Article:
• Sadly it does not come with bluetooth. Bluetooth would have been a perfect way to get internet from your phone via bluetooth tethering without killing your batteries. While having callers show up on BT could be useful for some, most cars do this now, so I don't really need that feature, and the audio from that mirror isn't great anyway. But it could be nice to have audio out from the mirror to your car stereo if you're doing maps routing.
  • The video recorder works but is lacking most of the features present in the previous dual core device. This is not a showstopper, but it's disappointing
  • It comes with a build in navigation app that works offline. I didn't really like the UI and I'm not going to use an inferior maps navigation app when I have google maps on my phone with real time traffic.
  • However, the ODB2 wiring is mostly pointless because this version of the hardware does not support motion detection.
  • The rear camera wire is not good though because it contains a big adapter bulge in the middle which makes it impossible to route inside your car due to how thick that bit is.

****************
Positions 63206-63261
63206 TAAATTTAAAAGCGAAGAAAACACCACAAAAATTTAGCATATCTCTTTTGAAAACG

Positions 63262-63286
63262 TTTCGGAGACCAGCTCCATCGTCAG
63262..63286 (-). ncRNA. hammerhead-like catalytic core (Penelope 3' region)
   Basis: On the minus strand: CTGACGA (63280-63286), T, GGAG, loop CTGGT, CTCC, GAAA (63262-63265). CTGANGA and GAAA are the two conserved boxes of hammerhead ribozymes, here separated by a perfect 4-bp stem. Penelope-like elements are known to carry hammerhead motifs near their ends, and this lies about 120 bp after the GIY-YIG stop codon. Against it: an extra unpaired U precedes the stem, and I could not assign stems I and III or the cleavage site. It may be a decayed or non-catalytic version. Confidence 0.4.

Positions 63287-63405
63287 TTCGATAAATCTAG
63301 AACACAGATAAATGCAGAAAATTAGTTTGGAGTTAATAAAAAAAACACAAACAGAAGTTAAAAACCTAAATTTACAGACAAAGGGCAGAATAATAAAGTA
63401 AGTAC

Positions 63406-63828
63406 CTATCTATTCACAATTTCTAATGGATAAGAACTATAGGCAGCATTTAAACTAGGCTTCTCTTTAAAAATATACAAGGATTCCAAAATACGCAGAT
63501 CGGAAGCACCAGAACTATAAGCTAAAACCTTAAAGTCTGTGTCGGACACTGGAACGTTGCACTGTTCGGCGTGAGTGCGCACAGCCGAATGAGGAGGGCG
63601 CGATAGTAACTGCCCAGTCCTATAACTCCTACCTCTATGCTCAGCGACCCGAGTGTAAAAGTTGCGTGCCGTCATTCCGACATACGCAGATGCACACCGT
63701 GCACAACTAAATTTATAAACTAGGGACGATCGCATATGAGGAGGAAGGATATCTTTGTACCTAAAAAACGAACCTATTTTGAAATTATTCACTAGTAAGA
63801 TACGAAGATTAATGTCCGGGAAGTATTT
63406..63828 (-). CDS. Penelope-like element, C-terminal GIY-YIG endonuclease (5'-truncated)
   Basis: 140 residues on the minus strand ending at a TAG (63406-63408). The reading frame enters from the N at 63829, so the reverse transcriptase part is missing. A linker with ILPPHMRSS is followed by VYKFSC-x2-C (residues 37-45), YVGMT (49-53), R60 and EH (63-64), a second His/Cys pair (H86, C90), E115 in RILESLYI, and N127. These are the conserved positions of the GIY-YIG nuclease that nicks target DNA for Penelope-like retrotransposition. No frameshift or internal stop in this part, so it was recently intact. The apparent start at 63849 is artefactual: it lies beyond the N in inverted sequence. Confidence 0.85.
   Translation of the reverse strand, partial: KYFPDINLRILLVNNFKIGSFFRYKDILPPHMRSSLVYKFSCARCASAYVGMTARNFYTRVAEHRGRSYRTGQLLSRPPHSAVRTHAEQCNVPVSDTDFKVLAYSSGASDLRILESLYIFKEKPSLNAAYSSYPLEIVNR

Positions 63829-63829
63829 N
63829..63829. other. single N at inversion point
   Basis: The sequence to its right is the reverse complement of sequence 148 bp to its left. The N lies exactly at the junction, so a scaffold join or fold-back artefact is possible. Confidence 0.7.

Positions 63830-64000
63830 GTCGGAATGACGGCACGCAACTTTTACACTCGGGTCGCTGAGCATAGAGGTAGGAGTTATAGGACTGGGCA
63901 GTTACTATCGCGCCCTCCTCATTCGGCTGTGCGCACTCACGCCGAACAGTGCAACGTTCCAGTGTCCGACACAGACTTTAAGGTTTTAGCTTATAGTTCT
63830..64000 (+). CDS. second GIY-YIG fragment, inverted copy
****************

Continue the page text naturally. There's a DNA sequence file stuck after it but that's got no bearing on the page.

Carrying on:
• The rear camera is only 720p and very poor quality but it will read a place from a car that is stopped behind yours. If any car is moving, the picture will be unusable
  • The rear camera has a red wire you're supposed to connect to your rear headlights. This is however difficult to do on my car, and I wish they had just used a light sensor to remove the extra wiring requirement. In my testing, I did not wire the night vision LED, although to be honest, I doubt they can do much except maybe to video the outline of someone who would come on foot to break your rear window. If you're driving, headlights from cars behind you totally overwhelm the camera.
  • Generally both cameras will not let you see any license plates if any cars are moving. I think the sensor size is too small and if anything moves, even during bright daylight, the picture and license plates come out totally blurry